Cardiff University team wants to change 'lad culture' perceptions

By Miriam Barker
BBC News

  • Published
Media caption,
Stepping up: The university footballers offering to walk women home

When Ben Marett saw a post on Facebook threatening women at a university with rape on a Saturday night, he felt scared and wanted to do something to help.

Concerned about his friend Mia, as he knew she was off out that night, it got him thinking about other women who might be worried about their safety.

So he messaged members of his university football team, asking if they would support him in chaperoning women in pairs late that night.

After posting the offer on social media, about 30 women contacted them so they could walk home together.

The issue of women's safety was brought into sharp focus across the country and across the world in March following the disappearance of Sarah Everard on her walk home in London. The 33-year-old's body was found in woodland a week after she vanished and a man is charged with her murder.

Ben hopes his and other initiatives being undertaken by the Cardiff University team will help their friends feel safe in university.

They also hope it helps challenge perceptions about the sometimes "laddish" culture associated with men's sports teams.

"People associate it with everyone out drinking, chasing girls, getting into fights and causing mischief, and that the lads aren't good members of society," he said.

"This laddish culture needs to change and not just in football, if what me and the boys are doing means people will start to look at sports societies differently and men act more responsibly then that's great."

The 22-year-old is president and club captain of the university football club and said that ultimately he just wanted to help after seeing the post - which turned out to be a hoax.

"We are not saying women need help but if someone was scared, I just wanted them to know that I would send one of the boys to walk you and make sure you are ok," he said.

"It's just horrible to think there are people out there that think it is ok - even as a hoax to scare women, and I think a lot of men get categorised into that men aren't safe, which isn't very fair.

"I just wanted to show that there are men out there that will help and aren't doing bad things."

Ben makes sure they all wear their red football tops and posted their faces on social media so they were easily identifiable to women who wanted a chaperone.

"My biggest worry was falling asleep and missing a text from someone, that would have been the worst thing in the world - to wake up and having a text from someone, not knowing if they got home safe of not," he said.

Image source, Ben Marett
Image caption,
Ben posted details of the chaperoning initiative on social media

'World of difference'

Ben's friend, Mia, said having members of the team available to walk her home made the "world of difference" and made her feel much more comfortable.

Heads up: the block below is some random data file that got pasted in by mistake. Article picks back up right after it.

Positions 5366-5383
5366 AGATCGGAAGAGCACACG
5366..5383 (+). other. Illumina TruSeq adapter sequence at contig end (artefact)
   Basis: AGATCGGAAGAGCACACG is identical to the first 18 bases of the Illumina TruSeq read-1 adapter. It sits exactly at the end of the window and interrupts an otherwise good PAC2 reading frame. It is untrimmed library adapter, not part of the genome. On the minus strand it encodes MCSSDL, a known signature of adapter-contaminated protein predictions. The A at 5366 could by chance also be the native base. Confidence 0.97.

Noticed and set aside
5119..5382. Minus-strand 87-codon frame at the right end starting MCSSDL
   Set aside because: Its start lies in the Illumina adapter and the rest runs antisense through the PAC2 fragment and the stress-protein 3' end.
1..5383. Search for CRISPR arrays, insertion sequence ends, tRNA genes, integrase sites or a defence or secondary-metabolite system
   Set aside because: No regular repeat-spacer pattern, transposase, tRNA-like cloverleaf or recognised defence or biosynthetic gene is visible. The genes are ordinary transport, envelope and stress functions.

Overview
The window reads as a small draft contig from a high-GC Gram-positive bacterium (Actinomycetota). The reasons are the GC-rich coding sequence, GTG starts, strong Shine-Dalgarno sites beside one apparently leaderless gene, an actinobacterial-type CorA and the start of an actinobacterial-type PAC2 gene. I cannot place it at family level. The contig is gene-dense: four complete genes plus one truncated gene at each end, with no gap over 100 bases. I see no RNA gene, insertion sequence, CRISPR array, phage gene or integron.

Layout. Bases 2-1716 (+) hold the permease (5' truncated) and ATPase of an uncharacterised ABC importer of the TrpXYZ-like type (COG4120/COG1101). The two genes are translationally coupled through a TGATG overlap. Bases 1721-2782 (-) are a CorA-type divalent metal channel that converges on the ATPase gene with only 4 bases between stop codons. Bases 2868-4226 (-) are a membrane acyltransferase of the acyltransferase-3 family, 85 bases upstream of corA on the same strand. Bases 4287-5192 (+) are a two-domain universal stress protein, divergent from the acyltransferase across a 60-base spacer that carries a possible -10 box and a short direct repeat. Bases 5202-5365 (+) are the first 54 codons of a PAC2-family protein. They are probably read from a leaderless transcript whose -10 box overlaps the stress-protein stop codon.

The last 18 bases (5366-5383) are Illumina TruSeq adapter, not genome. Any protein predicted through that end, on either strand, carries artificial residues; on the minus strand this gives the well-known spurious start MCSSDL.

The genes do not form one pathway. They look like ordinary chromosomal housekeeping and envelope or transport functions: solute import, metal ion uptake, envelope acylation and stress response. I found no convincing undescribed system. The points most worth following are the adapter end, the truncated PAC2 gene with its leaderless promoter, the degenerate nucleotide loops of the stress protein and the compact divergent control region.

"It shouldn't be a thing where you have to have lads chaperone you but you don't really have a choice," she added.

Image source, Ben Marett
Image caption,
The football team were contacted by around 30 women

Ryan Smith, who was one of the chaperones, said he was "buzzing" to have been able to help.

"I just remember this one girl who kept apologising for wasting our time," said Ryan.

"But when you put it down to basics, it's a 15 minute walk home and she felt so scared and then was so embarrassed about that and it is crazy to think that someone has to do that.

It's an initiative which Cardiff University has welcomed, adding it was "proud" of the way the student community responded to the hoax.

'Provide something positive'

For the football team, chaperoning was not the first time they have focused on student wellbeing.

Ben and the team's vice president, Jared Evitts, have also been working to encourage men to talk about mental health throughout the Covid pandemic.

"We wanted to provide something positive in a time where things were pretty bleak, it was a pretty dark time for all of us," Ben said.

The pair started a podcast during lockdown talking about mental health in sport.

Image source, Jared Evitts
Image caption,
Ben and Jared want their teammates to be able to talk about mental health issues

"The lads opened up and we just wanted to keep that conversation going," Jared, a third year student, added.

"It was the first time the boys were speaking to each other openly, we just thought we would be silly to leave this.

"All the boys got involved and then when the athletics union got in touch to ask us to talk about mental health in sport, and with us unable to play and we weren't able to see each other, we thought what's a way that we can kind of help.

'Laddish culture needs to change'

"We hope that it isn't going to just make a difference to the boys now but also those joining in the future.

"But we have to realise that this needs to be happening for all sports though not just football and the laddish culture needs to change.

"Covid has meant we have more time, but seeing the whole committee open up and share their experiences shows how much this is needed.

"Societies can have an impact and alleviate the pressures on services and that's what we are showing, that we can support each other."

Image source, Ben Marett
Image caption,
Ben has opened up about the mental health issues he has faced and hopes it helps others to do the same

Ben and Jared say they hope they can help change the perception people have of university football societies and the culture.

"It's overwhelming really, knowing that this could potentially be the start of better things and people focusing on mental health," Ben added.

"I mean I have always had my own mental health problems within the sport, but have never opened up and just to be in this position and potentially be a role model is incredible."